Mr. Geo. Grant is a quiet, retiring, dignified gentleman, whose kind, hospitable manner inspires one alike with respect and confidence. But a few brief hours in his presence will suffice to impress one with his courteous manhood and his keen appreciation of the really good and deserving, as well as how completely his heart is rapt up in the welfare and success of his colony.

     The belt of country in which Victoria Colony is located, is for a hundred miles in width from east to west, and stretching across the State of Kansas, regarded as unsurpassed for stock purposes, and has attracted some of the shrewdest and closest observing ranchmen from all sections of the Union, even from far famed California. Among whom is Mr. Shaeffer, who at the full years of manhood went from Ohio, his native State, to California. After successfully trying his fortune at mining, packing or freighting, he finally settled down and established a live stock ranch in Northern California. But after a brief time he began driving live stock to Idaho, also to Nevada, which he followed with success for four years; then after operating in quartz mines for a short time, he turned his face eastward, after spending nineteen years on the Pacific slope, and selected central Kansas as a desirable place where he could engage in his favorite vocation--that of stock ranching. However, before he made a final location, he went to Texas, and from that State drove a large herd of cattle via. the Staked Plains, Ft. Sumner, Ft. Union, and the Ratton Mountains to Nevada, where after a lapse of eighteen months from the day he started after the herd, he sold it at $52, gold, per head. Of course this operation made money -- his ventures always do, for he directs his affairs with consummate skill, and is seldom at fault in judgment about when, where, and how to plan, begin and execute a speculation, or live stock operation. Indeed he is often termed by the unobserving and unthinking, the lucky operator. At all events, success seems to crown his every move. He seldom fails to make money upon everything he handles.

     After looking over and experimenting in various parts of central Kansas, he selected and purchased a location and established his ranch. It is a tract of about four thousand acres of land, situated upon the Saline river, and one or more of its tributaries. Here he has running salt, and fresh water, besides divers springs affording an unfreezing supply of water. Timber and abrupt bluff lands constituting shelter in abundance. Upon the Valley lands of his purchase an unlimited amount of hay can be annually put up, costing only the cutting and labor of saving it. But upon the uplands the buffalo grass abounds in the greatest profusion and of the most luxuriant growth.

     Upon this ranch he annually winters about twenty-five hundred head of cattle, and keeps about forty head of ponies, which he uses for saddle purposes. The cattle are fed nothing other than the buffalo grass, unless it is when a protracted storm occurs, and then hay is given them, often only to be tossed about and played with, instead of eaten. So long as the stock can get the half of a supply of buffalo grass, although they may have to root in the deep snow to get it, they care but little for hay be it ever so good an article thereof. Of the horses none are fed grain, save those that are under the saddle daily.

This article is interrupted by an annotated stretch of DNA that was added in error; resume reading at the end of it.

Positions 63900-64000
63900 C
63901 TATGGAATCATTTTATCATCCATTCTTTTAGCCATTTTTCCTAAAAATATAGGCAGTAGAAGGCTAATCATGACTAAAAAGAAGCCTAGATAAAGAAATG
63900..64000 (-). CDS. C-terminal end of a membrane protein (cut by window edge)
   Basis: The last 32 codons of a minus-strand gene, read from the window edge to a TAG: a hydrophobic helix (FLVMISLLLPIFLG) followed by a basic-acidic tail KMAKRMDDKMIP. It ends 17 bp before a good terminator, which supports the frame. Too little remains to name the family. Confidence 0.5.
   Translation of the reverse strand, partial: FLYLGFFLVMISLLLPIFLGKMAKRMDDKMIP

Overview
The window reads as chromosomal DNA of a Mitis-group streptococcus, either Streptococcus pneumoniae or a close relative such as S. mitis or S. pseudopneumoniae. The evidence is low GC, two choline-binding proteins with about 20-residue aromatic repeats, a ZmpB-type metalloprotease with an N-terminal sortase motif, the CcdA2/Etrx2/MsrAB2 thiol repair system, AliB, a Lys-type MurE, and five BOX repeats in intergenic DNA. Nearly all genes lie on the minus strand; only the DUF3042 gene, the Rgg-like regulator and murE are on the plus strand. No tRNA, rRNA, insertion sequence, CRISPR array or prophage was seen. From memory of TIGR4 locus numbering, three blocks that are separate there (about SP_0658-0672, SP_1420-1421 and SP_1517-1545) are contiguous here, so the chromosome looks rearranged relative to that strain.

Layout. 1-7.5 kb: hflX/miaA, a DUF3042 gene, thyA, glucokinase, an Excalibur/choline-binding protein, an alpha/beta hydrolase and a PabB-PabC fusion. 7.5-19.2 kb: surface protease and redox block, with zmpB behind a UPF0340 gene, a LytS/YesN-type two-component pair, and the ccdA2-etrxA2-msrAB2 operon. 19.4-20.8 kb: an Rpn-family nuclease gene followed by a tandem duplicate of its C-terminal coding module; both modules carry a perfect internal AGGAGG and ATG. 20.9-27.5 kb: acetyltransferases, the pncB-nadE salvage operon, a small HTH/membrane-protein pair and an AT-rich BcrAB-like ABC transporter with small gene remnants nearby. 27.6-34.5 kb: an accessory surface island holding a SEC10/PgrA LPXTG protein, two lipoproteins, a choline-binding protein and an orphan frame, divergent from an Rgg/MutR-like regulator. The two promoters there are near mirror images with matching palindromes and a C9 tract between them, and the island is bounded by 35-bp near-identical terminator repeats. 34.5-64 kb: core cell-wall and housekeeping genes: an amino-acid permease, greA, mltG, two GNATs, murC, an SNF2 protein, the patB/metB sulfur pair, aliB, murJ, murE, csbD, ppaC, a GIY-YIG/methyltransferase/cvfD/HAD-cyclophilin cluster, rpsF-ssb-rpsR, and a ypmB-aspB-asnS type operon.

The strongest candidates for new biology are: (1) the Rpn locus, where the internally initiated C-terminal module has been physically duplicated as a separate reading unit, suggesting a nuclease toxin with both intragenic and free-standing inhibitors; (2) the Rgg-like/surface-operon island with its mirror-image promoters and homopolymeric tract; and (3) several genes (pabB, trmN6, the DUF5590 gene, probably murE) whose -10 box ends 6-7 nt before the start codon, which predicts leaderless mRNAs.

For location and all essential conditions and surroundings, Mr. Shaeffer's ranch is a model, unexcelled for extensive stock handling. He does not put forth any effort to raise cattle or horses, but buys fresh driven Texan cattle every season, and after wintering, grazes them the following summer upon the range, of which there is an immense supply, until fat, then they are sold and the operation repeated. In this line of business he has been successful, and has made no losses, for his plan takes little or no risks, and by purchasing his cattle when they are thin, and consequently very cheap, he cannot but make a profit by increasing their flesh and condition, then selecting a propitious time to place them upon the market, he never fails to get remunerative prices; often very profitable sales are made. He estimates by actual expense accounts kept, that it does not cost him above two dollars per head, actual outlay, to winter a bullock and fat it fit for the New York Market. It is easy to compute the transaction. If he buys, say, 2500 head of fresh-driven Texan cattle at two cents per pound or $20 per head, they amount to $50,000; to this add $2 per head expense of holding, or $5,000; also add $10,000 interest on money invested; then allow $2,500 for supplies in camp, loss and incidental expenses. The fatted herd has cost $67,500, but it is worth three cents per pound and will weigh 1250 lbs. on an average, and bring $37.50 per head, making a total, for the herd, of $93,750, a net gain of $26,250; or something near fifty per cent. on the capital invested. It is safe to count on receiving one cent per pound gross advance on purchase price, when the cattle are made fat. Texan cattle of proper age become very fat upon the natural grasses of central Kansas, especially after having been wintered. He keeps four men at an expense of twenty-five dollars per month wages, board not included, who are sufficient to attend twenty-five hundred cattle for the stock is neither herded or lotted, but simply kept within bounds by outriding the country, and the time is brief before the stock becomes contented and "homed to the locality and lose all disposition to ramble or stray off. Stock held in this manner does far better than if close herded and confined nightly in corrals. Mr. Shaeffer is a man of superior judgment on all matters pertaining to live stock operations and is a man of convivial jovial habits, one whom success does not elate; one who has many warm friends among stock men. Who does not if but fortunate in his operations and the name of successful is bestowed upon him?